Pregnant women who use marijuana more than double their odds of giving birth to a baby prematurely – about the same risk posed by having diabetes, a new international study has found.
The findings, published in the journal Public Library of Science ONE, are based on an analysis of the birth records and pot-smoking habits of more than 3,000 pregnant women in Adelaide, Australia and Auckland, New Zealand.
Researchers noted preterm or premature birth – at least three weeks before a baby's due date – can result in serious and life-threatening health problems at birth and in later life, including heart disease and diabetes.
The research team, led by Professor Gus Dekker from the University of Adelaide's Robinson Institute and the Lyell McEwin Hospital, found that the greatest risks for preterm birth included:
• A family history of low birth weight babies (six times the risk);
• Use of marijuana prior to pregnancy (more than double the risk);
• Having a mother with a history of pre-eclampsia (more than double the risk);
• Having a history of vaginal bleeds (more than double the risk);
• Having a mother with diabetes type 1 or 2 (more than double the risk);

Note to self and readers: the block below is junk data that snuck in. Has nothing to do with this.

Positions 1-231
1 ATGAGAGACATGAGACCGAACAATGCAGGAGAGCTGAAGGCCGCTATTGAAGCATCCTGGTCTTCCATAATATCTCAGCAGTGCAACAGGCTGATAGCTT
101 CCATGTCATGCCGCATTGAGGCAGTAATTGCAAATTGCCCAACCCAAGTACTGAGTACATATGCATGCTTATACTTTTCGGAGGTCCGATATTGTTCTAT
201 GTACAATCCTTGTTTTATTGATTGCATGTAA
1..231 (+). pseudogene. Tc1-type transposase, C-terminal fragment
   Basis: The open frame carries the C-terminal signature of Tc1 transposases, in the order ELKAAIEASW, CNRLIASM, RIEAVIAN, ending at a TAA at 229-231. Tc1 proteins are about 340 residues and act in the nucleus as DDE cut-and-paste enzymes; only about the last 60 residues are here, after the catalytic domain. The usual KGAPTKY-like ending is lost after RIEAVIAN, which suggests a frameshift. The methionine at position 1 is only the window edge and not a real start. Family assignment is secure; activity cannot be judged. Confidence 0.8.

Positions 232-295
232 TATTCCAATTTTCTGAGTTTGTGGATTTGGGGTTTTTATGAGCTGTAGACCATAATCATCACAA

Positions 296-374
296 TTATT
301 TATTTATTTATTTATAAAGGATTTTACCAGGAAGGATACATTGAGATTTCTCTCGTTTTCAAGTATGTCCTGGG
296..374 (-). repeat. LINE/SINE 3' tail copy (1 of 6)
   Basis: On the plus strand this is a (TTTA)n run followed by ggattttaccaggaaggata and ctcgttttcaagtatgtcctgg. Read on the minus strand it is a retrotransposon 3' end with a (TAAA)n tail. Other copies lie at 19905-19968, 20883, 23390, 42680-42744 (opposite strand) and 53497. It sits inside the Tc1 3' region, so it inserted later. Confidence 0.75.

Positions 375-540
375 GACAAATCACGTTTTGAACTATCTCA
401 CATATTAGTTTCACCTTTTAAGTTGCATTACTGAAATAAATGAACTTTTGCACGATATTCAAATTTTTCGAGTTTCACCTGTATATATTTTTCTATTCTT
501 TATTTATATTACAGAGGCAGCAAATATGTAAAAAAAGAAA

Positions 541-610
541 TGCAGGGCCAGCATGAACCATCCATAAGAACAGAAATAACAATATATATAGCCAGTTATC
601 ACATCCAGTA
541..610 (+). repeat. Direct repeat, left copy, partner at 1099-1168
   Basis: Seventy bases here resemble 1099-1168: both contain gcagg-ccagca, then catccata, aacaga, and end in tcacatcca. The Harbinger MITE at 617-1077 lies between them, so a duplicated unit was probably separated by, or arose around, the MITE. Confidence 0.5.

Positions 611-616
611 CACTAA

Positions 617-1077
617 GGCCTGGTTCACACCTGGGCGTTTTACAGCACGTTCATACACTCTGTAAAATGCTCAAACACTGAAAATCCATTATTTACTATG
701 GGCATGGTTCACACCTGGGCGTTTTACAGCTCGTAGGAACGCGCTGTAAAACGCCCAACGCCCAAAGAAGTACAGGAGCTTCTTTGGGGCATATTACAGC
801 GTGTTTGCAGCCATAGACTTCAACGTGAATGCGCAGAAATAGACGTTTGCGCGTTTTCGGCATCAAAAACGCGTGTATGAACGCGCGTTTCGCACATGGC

• Mild hypertension not requiring treatment (almost 10 times the risk);
• Family history of gestational diabetes (eight times the risk);
• Receiving some forms of hormonal fertility treatment (almost four times the risk); and
• Having a body mass index of less than 20 (more than double the risk).
"Our study has found that the risk factors for both forms of preterm birth vary greatly, with a wide variety of health conditions and histories impacting on preterm birth," said Dekker.
"Better understanding the risk factors involved in preterm birth moves us another step forward in potentially developing a test – genetic or otherwise – that will help us to predict with greater accuracy the risk of preterm birth. Our ultimate aim is to safeguard the lives of babies and their health in the longer term."